Quoting a senior central official, Bharti Jain writes in another article in The Times of India that the J&K police, which was actively involved in these operations, "was allegedly being forced by local politicians to adopt a soft approach towards separatists… (and) can now be expected to act more independently."
A similar sentiment was expressed by top cop SP Vaid, who told NDTV that it is "much easier" to work under governor's rule. In an interview, the DGP of Jammu and Kashmir Police said: "Operations will continue. Only thing was in between, during this (ceasefire) period, the operations were stopped. They were going on earlier also, but we will intensify these operations in the days to come. And it would be, I think, much easier to work."
With the Centre taking over the reins of the state, there should be a greater synchronization between political and strategic will. This should, in turn, facilitate a tougher security policy consisting of domination operations and relentless search-and-cordon offensives. There is an urgent need for resumption of these operations because the terrorists have been able to regroup and reorganise, utilizing the breather offered by NICO.
As Vaid told NDTV during the interview, "The orders were to maintain high-alert in the camps so that if camps were attacked, we are able to retaliate effectively. But, one could not launch operations even when there was specific intelligence about the presence of terrorists. So, that obviously was an advantageous to the terrorists."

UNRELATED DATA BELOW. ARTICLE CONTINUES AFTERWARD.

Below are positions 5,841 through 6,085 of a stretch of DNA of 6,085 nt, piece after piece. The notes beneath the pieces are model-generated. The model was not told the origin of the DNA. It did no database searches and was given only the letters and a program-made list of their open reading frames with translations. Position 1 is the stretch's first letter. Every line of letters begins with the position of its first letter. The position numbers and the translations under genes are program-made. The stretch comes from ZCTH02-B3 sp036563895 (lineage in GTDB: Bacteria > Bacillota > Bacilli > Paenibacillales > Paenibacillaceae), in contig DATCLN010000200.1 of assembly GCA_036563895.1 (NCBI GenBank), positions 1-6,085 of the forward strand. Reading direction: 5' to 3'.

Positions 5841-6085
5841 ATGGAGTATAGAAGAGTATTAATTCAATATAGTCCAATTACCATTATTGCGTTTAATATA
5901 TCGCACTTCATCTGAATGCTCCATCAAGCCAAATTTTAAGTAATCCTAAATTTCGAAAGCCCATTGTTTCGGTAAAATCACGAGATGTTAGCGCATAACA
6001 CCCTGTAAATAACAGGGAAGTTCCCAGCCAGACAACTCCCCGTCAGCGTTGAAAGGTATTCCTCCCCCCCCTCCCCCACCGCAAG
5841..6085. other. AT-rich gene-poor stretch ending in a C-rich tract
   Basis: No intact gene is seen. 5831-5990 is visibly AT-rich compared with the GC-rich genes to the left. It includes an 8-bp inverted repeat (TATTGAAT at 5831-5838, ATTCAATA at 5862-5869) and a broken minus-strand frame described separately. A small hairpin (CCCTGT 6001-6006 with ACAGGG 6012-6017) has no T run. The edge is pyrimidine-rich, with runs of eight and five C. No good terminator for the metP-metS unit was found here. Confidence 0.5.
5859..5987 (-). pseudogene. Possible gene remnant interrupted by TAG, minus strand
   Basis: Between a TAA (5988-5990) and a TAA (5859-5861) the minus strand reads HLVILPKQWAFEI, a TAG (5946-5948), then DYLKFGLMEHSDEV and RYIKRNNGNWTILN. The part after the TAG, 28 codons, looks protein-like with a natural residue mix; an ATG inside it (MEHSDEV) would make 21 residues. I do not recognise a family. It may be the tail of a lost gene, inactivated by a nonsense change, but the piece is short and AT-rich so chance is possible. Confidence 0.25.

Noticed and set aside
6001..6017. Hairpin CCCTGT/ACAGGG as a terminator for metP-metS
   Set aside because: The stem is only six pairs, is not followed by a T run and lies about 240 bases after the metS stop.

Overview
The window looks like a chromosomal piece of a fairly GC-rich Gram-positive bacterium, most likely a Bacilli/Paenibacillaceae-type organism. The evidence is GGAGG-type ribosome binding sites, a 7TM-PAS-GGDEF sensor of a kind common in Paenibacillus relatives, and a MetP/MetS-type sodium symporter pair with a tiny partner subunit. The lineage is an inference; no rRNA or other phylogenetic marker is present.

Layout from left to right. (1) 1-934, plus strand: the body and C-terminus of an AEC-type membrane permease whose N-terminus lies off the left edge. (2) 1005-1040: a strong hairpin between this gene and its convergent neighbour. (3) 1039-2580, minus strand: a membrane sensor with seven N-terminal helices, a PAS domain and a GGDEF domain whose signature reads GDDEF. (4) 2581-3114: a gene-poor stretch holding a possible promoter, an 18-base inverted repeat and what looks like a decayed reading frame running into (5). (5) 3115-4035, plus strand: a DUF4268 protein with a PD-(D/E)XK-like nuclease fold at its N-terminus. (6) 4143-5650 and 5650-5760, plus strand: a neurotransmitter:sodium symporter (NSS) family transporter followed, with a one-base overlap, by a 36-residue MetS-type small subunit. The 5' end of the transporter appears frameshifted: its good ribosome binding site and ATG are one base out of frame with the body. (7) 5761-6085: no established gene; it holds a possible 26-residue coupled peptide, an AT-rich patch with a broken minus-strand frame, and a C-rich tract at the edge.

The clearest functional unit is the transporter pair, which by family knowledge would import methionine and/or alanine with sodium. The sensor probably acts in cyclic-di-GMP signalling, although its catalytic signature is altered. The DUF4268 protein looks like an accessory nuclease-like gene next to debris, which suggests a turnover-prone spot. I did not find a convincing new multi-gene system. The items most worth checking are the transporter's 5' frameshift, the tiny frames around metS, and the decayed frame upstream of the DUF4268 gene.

To an extent, the divorce allows both BJP and PDP to lick their wounds and go back to nursing their radically different constituencies. For the BJP, nothing is more important than to see a peaceful and uneventful Amarnath Yatra. Freed of coalition compulsions, it may now order the forces to launch proactive operations to sanitize the pilgrimage route and prevent a recurrence of 2017. There have been inputs of an impending terror attack and the Centre cannot afford to take any chances.
As Lt Gen Syed Ata Hasnain (Retd) writes in The Tribune, to sanitise and throw a security perimeter around the Amarnath Yatra route, there needs to be "preparation through relentless domination operations. Such domination involves sanitisation of the upper reaches from Pahalgam which does not affect the population. It is the second element of sanitisation, from Ramban, on to Anantnag and Pahalgam, which involves densely populated areas that have been in the throes of militancy…"
COAS Bipin Rawat has reiterated that operations will continue and governor's rule won't be an impediment to their strategy.